The raid went according to plan until a coast patrol spotted their commandeered junk. The Australians fired on the patrol boat but its crew was able to report what they had encountered. It was decided to abort the raid and make the rendezvous with the rescue submarine HMS Tantalus that was standing by.
One of the Z crew reportedly made it into Singapore Harbour and destroyed three ships before fleeing. Eighteen of the raiding party made it to Merapas Island. There they were attacked by a Japanese unit and fought the Japanese off with the loss of two men.
The men from the unit split into two groups, one setting off to meet the rescue submarine on 7 November. But the submarine wasn’t there. It was hunting enemy shipping, it was later revealed, and was not made aware of the urgency for picking up the raiding party.
The rescue submarine did not reach the rendezvous area until 21 November. The deadline for picking up the raiding party was 7 December and when that passed the survivors tried to make their own escape, island hopping through enemy held territory from Singapore back to Australia. Members of the raiding parties were captured, killed in firefights or drowned.
The captured men were put on trial for espionage by their Japanese captors, found guilty and beheaded on 7 July.
Z unit is credited by the Australian Army as the basis for the modern Special Air Services Regiment (SAS).
The history of Z Special Unit is recorded in Silent Feet, (G.B. Courtney, MBE, MC, Slouch Hat Publications).
Operation Menzies, described in the book, involved a group of six men. A former member commented to his family: “It’s accurate as far as it goes”. The comment reflected the secrecy that still surrounds much of the force’s wartime activity. This veteran wasn’t even able to tell his immediate family precise details and wasn’t allowed to talk of his service at all until 1980. He told of training for the operation on Fraser Island off the Queensland coast. He spoke highly of the Dutch submarine crews, the DC-3 pilots who dropped supplies to the troops in the danger zones and the Fuzzy Wuzzies, the name given by Australian troops to Papua New Guinean people who during World War II assisted and escorted injured Australian troops down the Kokoda trail.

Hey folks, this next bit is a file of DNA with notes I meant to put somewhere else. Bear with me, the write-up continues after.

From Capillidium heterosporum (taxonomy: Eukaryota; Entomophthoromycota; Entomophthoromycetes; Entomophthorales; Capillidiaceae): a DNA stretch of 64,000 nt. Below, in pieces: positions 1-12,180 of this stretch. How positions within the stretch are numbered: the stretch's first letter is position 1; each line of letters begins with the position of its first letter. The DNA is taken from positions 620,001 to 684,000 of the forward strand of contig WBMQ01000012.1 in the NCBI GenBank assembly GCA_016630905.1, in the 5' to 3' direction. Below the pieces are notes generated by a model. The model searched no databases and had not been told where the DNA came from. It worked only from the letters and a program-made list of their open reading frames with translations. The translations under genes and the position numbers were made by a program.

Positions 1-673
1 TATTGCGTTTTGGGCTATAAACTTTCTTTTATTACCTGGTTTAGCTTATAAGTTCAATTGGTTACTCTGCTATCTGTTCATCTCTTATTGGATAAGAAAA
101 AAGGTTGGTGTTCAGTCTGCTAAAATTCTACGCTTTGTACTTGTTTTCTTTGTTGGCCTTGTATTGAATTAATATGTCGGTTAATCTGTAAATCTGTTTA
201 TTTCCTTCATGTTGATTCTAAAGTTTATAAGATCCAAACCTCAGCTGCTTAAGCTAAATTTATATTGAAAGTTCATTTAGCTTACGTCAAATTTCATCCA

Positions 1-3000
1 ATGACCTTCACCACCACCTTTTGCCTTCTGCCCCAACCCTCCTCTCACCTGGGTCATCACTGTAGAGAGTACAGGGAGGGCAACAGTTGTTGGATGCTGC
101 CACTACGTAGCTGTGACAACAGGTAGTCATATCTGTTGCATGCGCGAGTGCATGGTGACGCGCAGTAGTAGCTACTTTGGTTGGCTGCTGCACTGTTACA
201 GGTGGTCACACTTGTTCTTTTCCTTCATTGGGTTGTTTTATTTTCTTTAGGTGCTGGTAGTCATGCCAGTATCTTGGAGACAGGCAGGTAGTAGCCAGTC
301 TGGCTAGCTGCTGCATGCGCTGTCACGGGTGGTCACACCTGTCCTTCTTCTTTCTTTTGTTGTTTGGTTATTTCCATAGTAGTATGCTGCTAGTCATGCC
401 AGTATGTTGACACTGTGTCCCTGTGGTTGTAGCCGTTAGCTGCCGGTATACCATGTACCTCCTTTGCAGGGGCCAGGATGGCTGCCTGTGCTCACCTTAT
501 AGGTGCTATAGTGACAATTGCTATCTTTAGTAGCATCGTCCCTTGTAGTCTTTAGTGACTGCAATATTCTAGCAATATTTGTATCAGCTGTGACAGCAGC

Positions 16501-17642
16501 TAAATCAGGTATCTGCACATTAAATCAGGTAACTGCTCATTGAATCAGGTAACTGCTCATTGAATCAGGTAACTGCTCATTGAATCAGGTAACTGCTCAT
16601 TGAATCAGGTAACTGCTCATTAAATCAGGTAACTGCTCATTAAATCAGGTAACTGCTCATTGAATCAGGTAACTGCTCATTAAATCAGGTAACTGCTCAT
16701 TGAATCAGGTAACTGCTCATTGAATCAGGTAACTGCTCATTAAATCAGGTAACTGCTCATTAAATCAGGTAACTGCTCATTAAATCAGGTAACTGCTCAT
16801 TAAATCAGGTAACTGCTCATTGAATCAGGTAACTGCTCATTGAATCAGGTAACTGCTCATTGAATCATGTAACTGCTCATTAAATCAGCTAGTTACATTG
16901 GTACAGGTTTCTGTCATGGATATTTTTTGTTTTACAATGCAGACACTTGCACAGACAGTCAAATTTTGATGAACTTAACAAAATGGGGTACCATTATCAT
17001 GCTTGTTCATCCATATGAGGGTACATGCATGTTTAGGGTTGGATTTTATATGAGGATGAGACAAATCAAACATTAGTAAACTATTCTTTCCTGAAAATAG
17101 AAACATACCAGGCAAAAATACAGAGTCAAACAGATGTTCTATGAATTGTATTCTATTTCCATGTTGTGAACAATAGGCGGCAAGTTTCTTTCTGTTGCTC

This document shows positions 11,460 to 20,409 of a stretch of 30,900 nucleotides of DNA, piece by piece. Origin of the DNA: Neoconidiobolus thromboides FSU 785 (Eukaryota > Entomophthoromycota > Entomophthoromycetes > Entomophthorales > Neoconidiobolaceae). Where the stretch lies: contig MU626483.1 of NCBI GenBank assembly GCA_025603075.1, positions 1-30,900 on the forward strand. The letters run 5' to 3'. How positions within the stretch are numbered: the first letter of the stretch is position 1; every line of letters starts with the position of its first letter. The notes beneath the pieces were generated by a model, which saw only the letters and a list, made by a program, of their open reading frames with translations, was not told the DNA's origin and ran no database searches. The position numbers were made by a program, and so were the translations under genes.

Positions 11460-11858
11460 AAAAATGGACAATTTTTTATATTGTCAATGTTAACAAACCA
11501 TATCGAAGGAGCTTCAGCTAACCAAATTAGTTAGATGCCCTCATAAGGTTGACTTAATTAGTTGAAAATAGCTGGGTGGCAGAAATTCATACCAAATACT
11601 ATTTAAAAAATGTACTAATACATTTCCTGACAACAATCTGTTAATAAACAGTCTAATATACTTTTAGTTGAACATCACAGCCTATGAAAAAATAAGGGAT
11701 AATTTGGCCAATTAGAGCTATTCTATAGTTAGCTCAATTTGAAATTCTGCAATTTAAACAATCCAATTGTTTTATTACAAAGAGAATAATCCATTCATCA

Operation Menzies took place in Dutch New Guinea. A Dutch submarine carried the six operatives from Darwin to the Vogelkop Peninsula area where they went ashore in folboats. Their mission was to observe and report enemy activity on aerodromes at Samate on north-east corner of Salawati Island, on Jefman Island in the Sele Strait and at Sarong on the north-0east tip of Vogelkop.
The mission was fraught with danger as they were close to Japanese troops all the time. The six men spent 100 days in the jungle during the wet season. They reported on Japanese bomber movements daily and discovered an airfield that was camouflaged by day and used by the Japanese by night to avoid American bombing raids.
After noting greatly increased Japanese activity in the area, they six were taken by PT boat to Sansapor where it was decided they should be returned to Melbourne. They returned without serious injury or illness, a good result when it is remembered that the first two parties sent to the area on such missions reportedly disappeared without trace.
The 600 or so members of the Z Special Unit never congregated as a whole force. Members only came together when nominated for particular missions.
Many of the war records of Z Special Unit members remain in sealed envelopes.
Apparently soldiers who joined Z Special Unit were offered 5 shillings a week danger money.
Z Special Unit was the subject of an SBS documentary series Australia’s Secret Heroes which featured interviews with original Z members — and put descendents of the operatives through the unit’s arduous training.
The missions and bravery of Z Special Unit are commemorated at the Australian War Memorial. The plaque was unveiled by Jack Tredrea, 96, of Adelaide.
Mr Tredrea was a member of the Z Special Unit that as part of Operation Semut in Malaysian Borneo, that involved parachuting into the jungle with weapons and cyanide pills.
Operation Semut involved four “squads” each of eight men. By the end of the war, Operation Semut had made more than 2,900 kills and taken more than 300 prisoners.
- This article first appeared in Elite Special Forces by Chris McLeod, Wilkinson Publishing, 2015